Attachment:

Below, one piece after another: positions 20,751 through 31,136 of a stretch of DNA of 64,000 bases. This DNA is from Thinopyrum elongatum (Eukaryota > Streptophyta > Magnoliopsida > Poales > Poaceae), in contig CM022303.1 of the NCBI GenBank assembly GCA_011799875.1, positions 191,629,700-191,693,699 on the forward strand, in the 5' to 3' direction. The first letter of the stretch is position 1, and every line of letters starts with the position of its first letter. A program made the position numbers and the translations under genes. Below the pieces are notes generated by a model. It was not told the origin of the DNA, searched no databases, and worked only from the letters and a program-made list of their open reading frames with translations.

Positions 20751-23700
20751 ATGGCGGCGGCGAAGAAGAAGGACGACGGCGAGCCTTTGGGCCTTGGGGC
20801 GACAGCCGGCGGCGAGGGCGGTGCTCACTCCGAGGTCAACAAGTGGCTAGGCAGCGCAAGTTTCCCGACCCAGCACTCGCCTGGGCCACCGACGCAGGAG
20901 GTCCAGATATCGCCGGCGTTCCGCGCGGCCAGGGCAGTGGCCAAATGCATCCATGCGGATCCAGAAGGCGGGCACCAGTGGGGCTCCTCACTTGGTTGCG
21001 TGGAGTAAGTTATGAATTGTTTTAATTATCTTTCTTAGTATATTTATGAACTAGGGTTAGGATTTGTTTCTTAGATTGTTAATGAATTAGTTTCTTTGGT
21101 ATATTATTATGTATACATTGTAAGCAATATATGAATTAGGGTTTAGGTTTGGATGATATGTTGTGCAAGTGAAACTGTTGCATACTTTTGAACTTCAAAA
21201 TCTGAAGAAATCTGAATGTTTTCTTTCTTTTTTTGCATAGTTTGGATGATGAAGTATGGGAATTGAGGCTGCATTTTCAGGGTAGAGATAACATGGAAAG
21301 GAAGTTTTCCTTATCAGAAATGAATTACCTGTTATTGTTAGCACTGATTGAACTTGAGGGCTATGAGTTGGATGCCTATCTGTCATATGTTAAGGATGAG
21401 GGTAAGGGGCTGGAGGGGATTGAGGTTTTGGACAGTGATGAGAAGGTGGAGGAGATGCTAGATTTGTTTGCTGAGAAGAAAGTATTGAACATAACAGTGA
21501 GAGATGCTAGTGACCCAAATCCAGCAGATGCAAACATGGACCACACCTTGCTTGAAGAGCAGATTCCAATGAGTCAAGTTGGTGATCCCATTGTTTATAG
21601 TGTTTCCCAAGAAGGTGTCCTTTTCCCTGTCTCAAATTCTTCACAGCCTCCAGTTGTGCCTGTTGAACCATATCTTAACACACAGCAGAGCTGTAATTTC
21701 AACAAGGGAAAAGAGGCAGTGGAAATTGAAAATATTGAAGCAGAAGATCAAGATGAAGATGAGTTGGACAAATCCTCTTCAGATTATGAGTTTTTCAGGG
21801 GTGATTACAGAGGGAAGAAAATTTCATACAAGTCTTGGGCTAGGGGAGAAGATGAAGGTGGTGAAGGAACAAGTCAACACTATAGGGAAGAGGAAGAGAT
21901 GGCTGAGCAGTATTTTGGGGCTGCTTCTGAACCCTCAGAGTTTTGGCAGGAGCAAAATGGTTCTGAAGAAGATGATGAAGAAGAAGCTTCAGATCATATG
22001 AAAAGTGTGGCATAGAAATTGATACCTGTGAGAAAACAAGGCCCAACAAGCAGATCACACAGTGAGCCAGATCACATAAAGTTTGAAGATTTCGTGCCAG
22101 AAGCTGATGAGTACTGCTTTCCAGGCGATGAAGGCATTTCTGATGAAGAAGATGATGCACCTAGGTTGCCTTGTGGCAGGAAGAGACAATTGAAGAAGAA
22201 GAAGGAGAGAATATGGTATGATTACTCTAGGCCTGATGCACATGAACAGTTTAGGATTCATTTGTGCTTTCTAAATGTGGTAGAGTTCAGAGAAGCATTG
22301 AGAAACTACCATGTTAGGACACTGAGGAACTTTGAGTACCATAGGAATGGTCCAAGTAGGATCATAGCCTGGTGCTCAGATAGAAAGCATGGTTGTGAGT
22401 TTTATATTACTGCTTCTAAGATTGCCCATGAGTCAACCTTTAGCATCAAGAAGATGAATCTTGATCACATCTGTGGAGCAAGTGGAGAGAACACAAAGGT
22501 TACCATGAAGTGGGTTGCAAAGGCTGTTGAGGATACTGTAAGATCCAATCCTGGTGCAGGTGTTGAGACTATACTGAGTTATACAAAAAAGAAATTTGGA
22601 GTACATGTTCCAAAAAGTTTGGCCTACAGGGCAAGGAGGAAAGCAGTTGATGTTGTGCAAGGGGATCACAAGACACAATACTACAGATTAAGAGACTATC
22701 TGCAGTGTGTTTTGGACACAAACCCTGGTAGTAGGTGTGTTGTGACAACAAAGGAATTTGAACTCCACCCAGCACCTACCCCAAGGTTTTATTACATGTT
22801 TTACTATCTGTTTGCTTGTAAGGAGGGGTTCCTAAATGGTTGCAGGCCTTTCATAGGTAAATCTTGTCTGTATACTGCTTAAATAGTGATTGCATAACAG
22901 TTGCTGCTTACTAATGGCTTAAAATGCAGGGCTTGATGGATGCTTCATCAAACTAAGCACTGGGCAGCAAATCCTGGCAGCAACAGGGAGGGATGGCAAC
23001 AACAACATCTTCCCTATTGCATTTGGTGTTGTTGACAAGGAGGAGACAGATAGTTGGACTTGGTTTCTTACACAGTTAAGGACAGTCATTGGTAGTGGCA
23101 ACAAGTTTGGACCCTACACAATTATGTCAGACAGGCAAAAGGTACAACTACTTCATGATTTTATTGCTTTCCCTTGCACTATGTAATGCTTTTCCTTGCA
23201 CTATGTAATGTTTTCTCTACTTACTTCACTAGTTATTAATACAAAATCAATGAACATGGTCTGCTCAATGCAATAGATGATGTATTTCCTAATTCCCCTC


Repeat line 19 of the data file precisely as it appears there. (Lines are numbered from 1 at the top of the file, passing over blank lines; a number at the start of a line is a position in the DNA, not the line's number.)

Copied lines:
22301 AGAAACTACCATGTTAGGACACTGAGGAACTTTGAGTACCATAGGAATGGTCCAAGTAGGATCATAGCCTGGTGCTCAGATAGAAAGCATGGTTGTGAGT